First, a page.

Injuries around the NFL have opened the door for more mid-to-late-round rookies to show their stuff. This week’s report also includes a pair of first-round picks who have been scoring at a ridiculous pace lately. Chris Tripodi is here to sort it all out.

Tim Tebow (QB-Den)

Tebow had his first career multi-touchdown game in Sunday’s blowout win over Kansas City, picking up his third rushing score in the last four games and throwing a 3-yard touchdown on his first career NFL pass. While the surprise first-rounder out of Florida is still the backup to Kyle Orton, he has gotten ample goal-line work over the last few weeks.

With Orton throwing the ball as well as he has this season, it seems unlikely Tebow will get an opportunity even once the Broncos are out of playoff contention. Far from an NFL-ready quarterback prospect, Tebow still has work to do and Orton’s contract runs through the end of next season. Unless Tebow has made serious strides with his throwing mechanics, he will likely only be used to poach goal-line work for the rest of this and likely the start of next season, if not longer.

Dez Bryant (WR-Dal)

Bryant is the first rookie of 2010 to earn a second write-up and with good reason. He has five touchdowns in his past five games and has earned rave reviews around the league, while Dallas’ other receivers have seen their production take a nosedive since Tony Romo’s injury. With Jon Kitna under center, Bryant has 23 receptions for 328 yards and four touchdowns in just under four games.

Anybody who has seen Bryant’s play of late has to be impressed with the rookie, who could easily be one of the league’s top receiving threats down the stretch. He showed off his athleticism, strong hands and great concentration on an early touchdown catch in tight coverage, took a screen pass for 46 yards and had another long catch overturned by replay. A strong finish to the season could earn Bryant Rookie of the Year honors over Sam Bradford and the struggling Jahvid Best.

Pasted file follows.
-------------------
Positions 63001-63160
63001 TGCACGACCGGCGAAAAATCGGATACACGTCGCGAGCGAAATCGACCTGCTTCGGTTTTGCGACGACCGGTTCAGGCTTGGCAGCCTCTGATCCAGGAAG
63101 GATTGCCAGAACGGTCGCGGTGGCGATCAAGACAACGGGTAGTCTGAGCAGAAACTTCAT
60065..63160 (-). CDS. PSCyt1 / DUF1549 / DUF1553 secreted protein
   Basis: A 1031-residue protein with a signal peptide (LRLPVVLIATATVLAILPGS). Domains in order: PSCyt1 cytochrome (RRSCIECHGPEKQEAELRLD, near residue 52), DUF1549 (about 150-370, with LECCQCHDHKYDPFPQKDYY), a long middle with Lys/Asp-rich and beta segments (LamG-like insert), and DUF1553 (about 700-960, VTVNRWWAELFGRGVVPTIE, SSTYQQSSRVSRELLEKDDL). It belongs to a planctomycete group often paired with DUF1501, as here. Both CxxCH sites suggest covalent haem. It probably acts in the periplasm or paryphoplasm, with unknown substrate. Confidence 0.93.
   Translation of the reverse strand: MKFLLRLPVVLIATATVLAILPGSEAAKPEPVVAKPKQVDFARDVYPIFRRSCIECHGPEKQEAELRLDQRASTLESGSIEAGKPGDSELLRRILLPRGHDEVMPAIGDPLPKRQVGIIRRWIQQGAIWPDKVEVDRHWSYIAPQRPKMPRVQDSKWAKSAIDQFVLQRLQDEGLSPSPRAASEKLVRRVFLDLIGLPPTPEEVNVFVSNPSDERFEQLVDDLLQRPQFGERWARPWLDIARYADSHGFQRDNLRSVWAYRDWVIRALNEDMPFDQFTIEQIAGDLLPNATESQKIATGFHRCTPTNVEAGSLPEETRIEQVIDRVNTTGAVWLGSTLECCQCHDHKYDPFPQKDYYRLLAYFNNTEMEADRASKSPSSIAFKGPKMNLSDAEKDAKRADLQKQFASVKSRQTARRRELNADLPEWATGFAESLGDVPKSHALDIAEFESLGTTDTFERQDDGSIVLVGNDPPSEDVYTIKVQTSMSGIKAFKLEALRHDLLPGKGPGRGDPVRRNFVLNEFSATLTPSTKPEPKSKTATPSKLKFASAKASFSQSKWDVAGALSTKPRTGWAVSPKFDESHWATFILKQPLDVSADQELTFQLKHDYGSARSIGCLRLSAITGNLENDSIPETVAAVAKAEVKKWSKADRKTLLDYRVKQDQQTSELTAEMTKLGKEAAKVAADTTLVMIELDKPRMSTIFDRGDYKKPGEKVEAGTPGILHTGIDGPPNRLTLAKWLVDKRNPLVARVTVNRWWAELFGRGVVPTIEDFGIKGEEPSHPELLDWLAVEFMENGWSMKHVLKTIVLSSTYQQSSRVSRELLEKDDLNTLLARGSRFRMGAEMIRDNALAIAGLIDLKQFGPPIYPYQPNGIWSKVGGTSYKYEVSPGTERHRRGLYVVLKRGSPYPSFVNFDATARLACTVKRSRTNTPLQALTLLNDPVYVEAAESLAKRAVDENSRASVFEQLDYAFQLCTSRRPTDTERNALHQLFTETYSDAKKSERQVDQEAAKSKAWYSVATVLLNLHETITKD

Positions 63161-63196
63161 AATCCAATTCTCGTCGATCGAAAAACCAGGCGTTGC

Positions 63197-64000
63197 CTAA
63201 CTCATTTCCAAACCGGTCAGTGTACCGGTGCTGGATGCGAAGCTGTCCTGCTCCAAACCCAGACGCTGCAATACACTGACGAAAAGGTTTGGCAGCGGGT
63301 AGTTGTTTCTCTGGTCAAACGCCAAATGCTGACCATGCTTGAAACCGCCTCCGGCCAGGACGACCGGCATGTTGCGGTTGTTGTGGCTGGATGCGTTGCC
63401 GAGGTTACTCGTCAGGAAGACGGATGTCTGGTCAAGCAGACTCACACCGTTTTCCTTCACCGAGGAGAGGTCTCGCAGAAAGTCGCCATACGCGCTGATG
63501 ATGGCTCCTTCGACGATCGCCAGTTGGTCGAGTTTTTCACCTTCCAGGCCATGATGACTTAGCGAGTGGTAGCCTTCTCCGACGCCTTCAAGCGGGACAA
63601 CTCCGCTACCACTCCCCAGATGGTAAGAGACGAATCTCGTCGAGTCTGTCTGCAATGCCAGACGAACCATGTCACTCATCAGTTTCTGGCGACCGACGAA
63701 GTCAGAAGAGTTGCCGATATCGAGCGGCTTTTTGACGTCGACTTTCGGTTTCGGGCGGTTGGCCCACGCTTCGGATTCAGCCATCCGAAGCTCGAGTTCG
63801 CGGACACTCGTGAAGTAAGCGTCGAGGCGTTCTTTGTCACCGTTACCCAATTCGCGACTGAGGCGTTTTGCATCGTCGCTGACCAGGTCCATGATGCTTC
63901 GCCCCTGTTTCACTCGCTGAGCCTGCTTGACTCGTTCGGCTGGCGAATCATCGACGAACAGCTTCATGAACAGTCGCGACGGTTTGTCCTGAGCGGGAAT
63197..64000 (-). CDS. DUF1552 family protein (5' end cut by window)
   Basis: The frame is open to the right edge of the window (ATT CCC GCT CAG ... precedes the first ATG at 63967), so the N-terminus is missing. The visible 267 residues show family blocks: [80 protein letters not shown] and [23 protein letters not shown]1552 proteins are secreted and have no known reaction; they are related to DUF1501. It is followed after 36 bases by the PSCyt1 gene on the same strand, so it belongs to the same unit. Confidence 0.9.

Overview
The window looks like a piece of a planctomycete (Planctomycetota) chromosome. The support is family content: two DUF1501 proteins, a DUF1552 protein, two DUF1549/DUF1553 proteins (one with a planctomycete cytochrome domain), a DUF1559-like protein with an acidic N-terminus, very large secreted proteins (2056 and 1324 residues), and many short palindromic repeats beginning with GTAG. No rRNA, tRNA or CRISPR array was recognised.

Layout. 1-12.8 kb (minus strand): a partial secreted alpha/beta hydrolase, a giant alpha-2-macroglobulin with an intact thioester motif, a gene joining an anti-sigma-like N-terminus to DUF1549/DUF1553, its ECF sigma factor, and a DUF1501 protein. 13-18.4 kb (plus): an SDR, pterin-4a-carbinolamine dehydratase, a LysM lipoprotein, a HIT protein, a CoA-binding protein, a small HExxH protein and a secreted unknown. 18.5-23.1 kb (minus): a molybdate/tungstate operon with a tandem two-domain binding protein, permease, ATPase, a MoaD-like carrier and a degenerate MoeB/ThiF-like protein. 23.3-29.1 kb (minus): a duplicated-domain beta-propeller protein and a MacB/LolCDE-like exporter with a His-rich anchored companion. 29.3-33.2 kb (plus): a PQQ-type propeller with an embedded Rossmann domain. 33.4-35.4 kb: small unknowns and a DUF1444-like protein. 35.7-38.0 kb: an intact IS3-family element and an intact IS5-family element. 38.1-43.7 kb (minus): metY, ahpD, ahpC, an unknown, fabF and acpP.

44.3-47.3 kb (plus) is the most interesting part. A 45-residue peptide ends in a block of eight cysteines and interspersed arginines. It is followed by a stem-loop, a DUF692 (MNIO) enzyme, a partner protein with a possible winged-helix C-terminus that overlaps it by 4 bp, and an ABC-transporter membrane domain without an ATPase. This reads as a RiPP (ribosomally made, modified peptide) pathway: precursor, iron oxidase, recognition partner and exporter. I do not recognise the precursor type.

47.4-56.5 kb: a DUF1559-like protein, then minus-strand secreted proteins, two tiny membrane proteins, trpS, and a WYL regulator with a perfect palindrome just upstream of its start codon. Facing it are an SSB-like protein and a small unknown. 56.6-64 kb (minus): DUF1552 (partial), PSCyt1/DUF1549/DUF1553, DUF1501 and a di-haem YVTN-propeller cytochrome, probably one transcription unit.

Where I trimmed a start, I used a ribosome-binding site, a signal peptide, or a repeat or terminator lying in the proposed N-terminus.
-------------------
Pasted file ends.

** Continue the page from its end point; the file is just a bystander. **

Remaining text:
Emmanuel Sanders (WR-Pit)

A third-round pick out of SMU, Sanders saw his first extensive action of the season when Hines Ward left Sunday night’s game with a concussion. He had just four catches entering the game but made 5 receptions for 41 yards and the first touchdown of his career, seeing 9 balls thrown his way as the Steelers tried to play catch up against New England.

Ward says he will play next week, but we all know concussions are a hot-button issue in the NFL right now so that is far from certain. If Ward doesn’t play, Sanders will likely be the slot receiver with Antwaan Randle El taking over Ward’s starting role opposite Mike Wallace. Like Wallace, Sanders is a speedster (4.4 40-yard dash) and has the potential to develop into an excellent weapon out of the slot for Ben Roethlisberger to go along with his explosive return ability.

Carlos Dunlap (DE-Cin)

After being inactive for four of the team’s first five games, Dunlap has played in four straight and picked up the first sack of his career on Sunday. With the Bengals struggling this season, particularly on the defensive side of the ball, Dunlap should continued to see increased reps down the stretch in an audition for next year’s starting lineup.

Dunlap is an awesome talent, but fell to the second round due to inconsistent play in his last two years at Florida and questions about his motivation and work ethic. At 6-6, 285 pounds and blessed with 4.66 speed, Dunlap is an imposing presence on the defensive line who is equally as fast, quick and explosive as he is powerful. If he continues to improve and work on his game, he has the potential to be an All-Pro someday.